Pat and Carla Stream’s introduction to Faith Community Church was a little different than most. FCC was the second or third church they visited after moving to Hudson from the Twin Cities. They were newlyweds—just married about six months. They entered the auditorium and took a seat against the back wall. During the service, the pastor, Gregg Heinsch, led a child dedication ceremony.
“Gregg was personable and very gracious,” Pat said. When Gregg stated that the couple standing on the platform had repented of their sin from having a child out of wedlock, “We were pretty shocked,” Carla stated.
They sat through the rest of the service and left, intending not to return to FCC, but by the time they drove to the stop sign by the YMCA, Pat was overcome. He looked at Carla and said, “He’s right. That was the truth.” They decided to return to FCC and for the past 18 years have made it their church home.
These days, it’s not unusual to see loving banter between Pat and Carla on their Facebook status updates as they comment on parenting, marriage and wellness tips.
Carla often writes, “Babe, could you bring home more bacon?”—a reference to one of Pat’s love languages. The encouraging and often humorous exchange is markedly removed from the abusive remarks they repeatedly thrust at each other just a few years ago.
When Pat and Carla moved to Hudson, they looked forward to having a family and raising their children within the community. Shortly after they began attending FCC, Carla had a miscarriage 10 weeks into the pregnancy.
“I sought out Gregg, not only for help with my grief, but I also wanted to know where my baby was,” Carla said. “He showed such compassion and love to me.”
During her discussions with Gregg, she shared with him that she had an abortion a few years earlier.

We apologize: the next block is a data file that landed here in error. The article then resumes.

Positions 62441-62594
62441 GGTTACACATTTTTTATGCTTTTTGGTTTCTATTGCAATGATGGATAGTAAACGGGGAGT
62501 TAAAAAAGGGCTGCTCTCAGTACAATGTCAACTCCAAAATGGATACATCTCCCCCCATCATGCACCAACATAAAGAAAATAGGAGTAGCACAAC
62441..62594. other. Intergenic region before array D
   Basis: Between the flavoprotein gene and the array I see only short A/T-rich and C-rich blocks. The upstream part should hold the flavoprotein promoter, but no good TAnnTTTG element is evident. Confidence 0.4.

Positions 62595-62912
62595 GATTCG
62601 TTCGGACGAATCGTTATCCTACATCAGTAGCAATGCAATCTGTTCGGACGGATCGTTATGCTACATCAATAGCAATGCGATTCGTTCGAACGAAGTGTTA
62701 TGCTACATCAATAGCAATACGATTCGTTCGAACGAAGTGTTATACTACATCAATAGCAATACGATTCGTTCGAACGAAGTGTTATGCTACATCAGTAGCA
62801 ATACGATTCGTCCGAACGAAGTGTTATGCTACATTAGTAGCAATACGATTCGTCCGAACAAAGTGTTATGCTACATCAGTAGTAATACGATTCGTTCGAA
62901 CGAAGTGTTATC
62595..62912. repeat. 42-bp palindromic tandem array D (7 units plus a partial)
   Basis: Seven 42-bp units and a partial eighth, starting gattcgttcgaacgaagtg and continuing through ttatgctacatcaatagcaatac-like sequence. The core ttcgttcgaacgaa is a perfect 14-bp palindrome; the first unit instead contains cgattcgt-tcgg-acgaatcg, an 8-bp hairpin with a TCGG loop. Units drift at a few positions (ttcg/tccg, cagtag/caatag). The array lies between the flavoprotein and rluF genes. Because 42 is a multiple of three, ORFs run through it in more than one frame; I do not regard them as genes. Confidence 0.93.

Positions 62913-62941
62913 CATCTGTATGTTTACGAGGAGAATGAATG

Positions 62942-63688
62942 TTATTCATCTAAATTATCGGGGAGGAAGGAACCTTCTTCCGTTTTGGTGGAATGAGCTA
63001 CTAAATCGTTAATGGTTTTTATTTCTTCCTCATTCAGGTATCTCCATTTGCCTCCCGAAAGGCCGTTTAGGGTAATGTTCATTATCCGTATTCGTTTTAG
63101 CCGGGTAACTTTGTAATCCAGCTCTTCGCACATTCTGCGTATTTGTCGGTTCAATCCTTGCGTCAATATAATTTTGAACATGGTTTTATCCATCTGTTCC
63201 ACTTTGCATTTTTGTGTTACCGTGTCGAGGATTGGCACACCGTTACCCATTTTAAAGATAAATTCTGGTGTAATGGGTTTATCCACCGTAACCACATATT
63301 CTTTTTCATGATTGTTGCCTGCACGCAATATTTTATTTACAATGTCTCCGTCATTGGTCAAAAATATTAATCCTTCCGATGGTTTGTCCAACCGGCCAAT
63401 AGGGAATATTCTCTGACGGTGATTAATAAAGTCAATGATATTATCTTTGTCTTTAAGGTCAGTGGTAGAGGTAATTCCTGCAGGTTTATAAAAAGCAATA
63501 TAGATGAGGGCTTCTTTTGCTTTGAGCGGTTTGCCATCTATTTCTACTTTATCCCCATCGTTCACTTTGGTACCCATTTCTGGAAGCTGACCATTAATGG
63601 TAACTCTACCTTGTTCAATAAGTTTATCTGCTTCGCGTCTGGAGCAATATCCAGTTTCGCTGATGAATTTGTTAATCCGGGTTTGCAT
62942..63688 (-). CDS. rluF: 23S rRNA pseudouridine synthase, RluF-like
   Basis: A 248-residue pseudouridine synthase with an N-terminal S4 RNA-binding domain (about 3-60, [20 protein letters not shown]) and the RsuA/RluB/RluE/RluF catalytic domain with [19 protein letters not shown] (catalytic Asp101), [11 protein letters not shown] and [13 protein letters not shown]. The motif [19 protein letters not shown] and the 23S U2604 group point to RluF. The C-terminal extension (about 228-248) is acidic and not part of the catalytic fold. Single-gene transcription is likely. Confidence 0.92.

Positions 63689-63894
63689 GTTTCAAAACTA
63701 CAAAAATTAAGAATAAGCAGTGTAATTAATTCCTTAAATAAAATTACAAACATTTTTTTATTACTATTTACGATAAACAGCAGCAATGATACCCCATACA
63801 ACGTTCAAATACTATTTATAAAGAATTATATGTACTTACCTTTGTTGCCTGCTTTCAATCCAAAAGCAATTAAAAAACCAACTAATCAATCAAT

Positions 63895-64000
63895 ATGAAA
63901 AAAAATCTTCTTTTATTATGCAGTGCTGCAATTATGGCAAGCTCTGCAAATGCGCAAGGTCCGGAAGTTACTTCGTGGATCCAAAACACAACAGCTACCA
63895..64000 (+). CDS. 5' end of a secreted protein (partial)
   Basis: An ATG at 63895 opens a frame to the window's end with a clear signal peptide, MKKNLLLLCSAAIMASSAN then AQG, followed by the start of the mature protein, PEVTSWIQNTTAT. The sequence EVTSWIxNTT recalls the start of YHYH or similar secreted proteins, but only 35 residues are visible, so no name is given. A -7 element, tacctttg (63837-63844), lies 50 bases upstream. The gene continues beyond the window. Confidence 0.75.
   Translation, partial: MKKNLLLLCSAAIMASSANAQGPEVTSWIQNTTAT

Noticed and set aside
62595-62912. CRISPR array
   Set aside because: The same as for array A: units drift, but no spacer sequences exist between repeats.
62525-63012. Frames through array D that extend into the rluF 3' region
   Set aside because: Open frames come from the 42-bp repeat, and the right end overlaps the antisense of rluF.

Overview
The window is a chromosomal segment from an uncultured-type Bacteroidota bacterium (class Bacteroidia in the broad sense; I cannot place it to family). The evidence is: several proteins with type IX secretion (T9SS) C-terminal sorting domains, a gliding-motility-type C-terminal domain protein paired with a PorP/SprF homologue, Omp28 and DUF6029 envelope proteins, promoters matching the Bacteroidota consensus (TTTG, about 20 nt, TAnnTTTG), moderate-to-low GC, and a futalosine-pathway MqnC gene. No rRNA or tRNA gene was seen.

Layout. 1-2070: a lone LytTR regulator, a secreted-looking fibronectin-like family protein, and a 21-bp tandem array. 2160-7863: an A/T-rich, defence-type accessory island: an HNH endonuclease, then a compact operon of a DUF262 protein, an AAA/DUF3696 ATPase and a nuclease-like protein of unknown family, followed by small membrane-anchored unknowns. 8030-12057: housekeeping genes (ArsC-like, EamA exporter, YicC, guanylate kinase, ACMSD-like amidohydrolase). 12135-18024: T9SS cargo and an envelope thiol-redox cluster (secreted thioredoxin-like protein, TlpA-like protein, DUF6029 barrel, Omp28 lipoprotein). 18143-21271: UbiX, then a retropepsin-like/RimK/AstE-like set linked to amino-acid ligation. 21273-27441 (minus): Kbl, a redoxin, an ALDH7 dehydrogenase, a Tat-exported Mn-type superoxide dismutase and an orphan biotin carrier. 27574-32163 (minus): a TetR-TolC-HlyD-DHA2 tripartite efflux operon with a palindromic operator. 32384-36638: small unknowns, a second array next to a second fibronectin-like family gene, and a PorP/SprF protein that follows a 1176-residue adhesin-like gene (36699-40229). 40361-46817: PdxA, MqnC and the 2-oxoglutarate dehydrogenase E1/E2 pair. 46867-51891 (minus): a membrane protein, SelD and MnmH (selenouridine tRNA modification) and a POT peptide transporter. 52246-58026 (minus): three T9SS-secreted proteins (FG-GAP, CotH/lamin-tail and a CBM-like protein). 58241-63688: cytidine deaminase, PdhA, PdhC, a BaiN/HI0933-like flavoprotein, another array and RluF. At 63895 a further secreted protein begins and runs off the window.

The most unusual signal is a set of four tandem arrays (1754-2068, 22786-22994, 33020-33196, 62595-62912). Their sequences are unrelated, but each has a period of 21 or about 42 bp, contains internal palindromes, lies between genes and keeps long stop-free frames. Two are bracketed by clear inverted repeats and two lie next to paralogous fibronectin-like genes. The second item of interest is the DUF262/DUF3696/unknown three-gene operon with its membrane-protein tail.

“Gregg was so loving and prayed for me. He told me that God would forgive me. He really opened a path to recovery for me,” Carla said. “I could feel Christ’s love and rescue from my self-destructive patterns and the dark places where I had been.”
Receiving the salvation offered through the gospel of Christ was “not a one-time thing” for Carla. She continually asked herself, “Does Christ really love me? Will he love me and rescue me? It was such comfort to accept Christ’s love and forgiveness.”
It also helped Pat and Carla to really get to know many of the people at FCC and their stories of redemption in Christ.
“We thought we were such a mess,” Carla said. “We see so clearly that God will use what we’ve been through.”
Carla feels led to help other women experiencing this kind of pain. She is involved with an organization called Rachel’s Vineyard that provides a retreat for women affected by abortion.
“It has become my joy as Christ redeems that,” Carla added.
Although Pat and Carla each grew up attending a church, they had not experienced a gospel-centered church, such as FCC. Receiving unconditional love from others was something new to them. In their first years of attending FCC, they continued to struggle with old, destructive patterns.
Pat became involved in the men’s ministry at FCC, attending a Promise Keepers group for men led by Joel Moore. Pat was learning about the biblical role of husband. As he listened to the discussion and studied the material, Pat admitted, “Things weren’t clicking for me.”